When you start a new job or career, you’ve probably had experience with similar roles before. You’ve likely gone through several interviews, had sufficient training, and typically have a good idea of what to expect in your new position.
While diabetes is a worldwide health concern that doesn’t target based on age, according to the Center for Disease Control (CDC), around 25% of those 65 and older—an estimated 12 million—have diabetes.
From a young age, we’re taught the importance of dental and oral health: brush your teeth twice a day, floss regularly, avoid sticky candies, etc. And while it’s undoubtedly important to instill proper oral health habits in children, it seems like this practice and ideology declines with age.
Like many things, forgetfulness is a normal part of aging. As we get older, it’s completely natural and not usually a cause for concern when we misplace our keys, forget someone’s name, or miss an appointment.
Our vision can be something that we take for granted. We can often forget to appreciate how incredible the power of sight is when we’re reading a book, watching our grandchildren play, or looking out at a beautiful landscape of mountains or oceans. However, as soon as our vision begins to fade or lose some of its sharpness, we are forced to realize how crucial this sense is to our overall health and well-being.
School drop-off. Client meetings. Doctor’s appointment with mom. School pick-up. Finish that work presentation. Pick up dad’s medication. Cook dinner. Help with homework. Go to sleep. Repeat.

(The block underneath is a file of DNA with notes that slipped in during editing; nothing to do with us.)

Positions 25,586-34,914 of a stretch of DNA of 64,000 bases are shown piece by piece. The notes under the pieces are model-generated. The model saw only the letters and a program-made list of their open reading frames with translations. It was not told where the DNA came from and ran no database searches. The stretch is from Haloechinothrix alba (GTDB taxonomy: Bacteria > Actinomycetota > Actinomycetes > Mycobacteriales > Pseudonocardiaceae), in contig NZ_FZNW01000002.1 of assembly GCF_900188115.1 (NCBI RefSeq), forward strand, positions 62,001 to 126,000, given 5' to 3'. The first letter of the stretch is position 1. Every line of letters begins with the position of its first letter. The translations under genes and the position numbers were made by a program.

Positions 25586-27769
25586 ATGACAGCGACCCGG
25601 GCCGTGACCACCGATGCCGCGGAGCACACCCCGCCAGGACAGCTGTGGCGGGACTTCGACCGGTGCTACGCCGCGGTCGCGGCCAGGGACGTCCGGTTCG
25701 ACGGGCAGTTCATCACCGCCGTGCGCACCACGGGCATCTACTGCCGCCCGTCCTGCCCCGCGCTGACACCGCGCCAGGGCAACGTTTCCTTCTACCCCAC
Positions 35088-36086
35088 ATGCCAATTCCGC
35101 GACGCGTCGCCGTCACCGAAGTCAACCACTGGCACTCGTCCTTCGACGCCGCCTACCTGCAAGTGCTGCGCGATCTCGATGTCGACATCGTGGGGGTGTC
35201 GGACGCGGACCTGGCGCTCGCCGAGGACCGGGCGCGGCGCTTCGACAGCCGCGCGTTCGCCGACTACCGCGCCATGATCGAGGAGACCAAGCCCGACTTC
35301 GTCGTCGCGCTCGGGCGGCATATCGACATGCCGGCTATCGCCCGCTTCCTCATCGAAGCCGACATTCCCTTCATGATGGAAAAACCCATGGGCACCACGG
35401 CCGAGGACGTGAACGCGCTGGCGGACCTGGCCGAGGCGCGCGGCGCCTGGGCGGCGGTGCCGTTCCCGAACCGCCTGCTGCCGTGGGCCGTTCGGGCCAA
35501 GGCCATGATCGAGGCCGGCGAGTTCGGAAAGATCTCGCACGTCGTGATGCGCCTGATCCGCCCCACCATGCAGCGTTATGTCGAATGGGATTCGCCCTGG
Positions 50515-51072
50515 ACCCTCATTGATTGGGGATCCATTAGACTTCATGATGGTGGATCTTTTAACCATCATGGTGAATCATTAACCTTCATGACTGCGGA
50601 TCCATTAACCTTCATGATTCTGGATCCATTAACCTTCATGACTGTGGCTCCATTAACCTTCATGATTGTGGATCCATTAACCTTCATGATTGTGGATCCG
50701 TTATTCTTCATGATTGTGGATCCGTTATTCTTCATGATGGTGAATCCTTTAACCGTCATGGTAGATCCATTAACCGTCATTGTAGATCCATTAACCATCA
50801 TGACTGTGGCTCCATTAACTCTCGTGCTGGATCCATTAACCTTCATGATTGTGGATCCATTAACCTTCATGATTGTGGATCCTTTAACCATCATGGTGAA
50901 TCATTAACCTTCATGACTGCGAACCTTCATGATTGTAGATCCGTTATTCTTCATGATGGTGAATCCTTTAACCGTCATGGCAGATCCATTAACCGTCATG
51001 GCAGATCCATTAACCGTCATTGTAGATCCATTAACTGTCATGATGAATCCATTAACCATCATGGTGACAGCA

Pretty hectic day, right? It may seem like this chaotic schedule doesn’t occur in real life and only exists in comedy sitcoms. But, in reality, this could be a typical day for someone in the sandwich generation - those who take care of their children, their aging parents, and (when time permits), themselves.
Everyone knows the feeling. You’re walking up a steep flight of stairs and feel your breathing get a little heavier than usual, or you’re running on the treadmill and feel a slight tightness in your chest. This is fairly typical—lungs don’t have unlimited capacity, and at a certain point of exerting them, you will run out of steam—and breath.
It can be challenging to find the perfect gift for someone you love. What do you get for someone who has everything, or for someone who wants nothing? Or, in the case of your older parents, what do you get for someone who has received a lifetime of gifts, or may have a different idea of what a “good” gift is?
When you think of chronic conditions, you may think of diabetes or high blood pressure and cholesterol. Others you may not think about as much, like lupus, muscular dystrophy, or osteoporosis. However, with over 54 million Americans living with low bone mass, osteoporosis is more common than you may realize.
Several stereotypes have come to be associated with memory loss: the image of a person who is always confused, wanders alone, gets angry easily, or doesn’t even remember their name. Not only can these stereotypes be untrue, but they can also be hurtful to those living with memory loss and their families.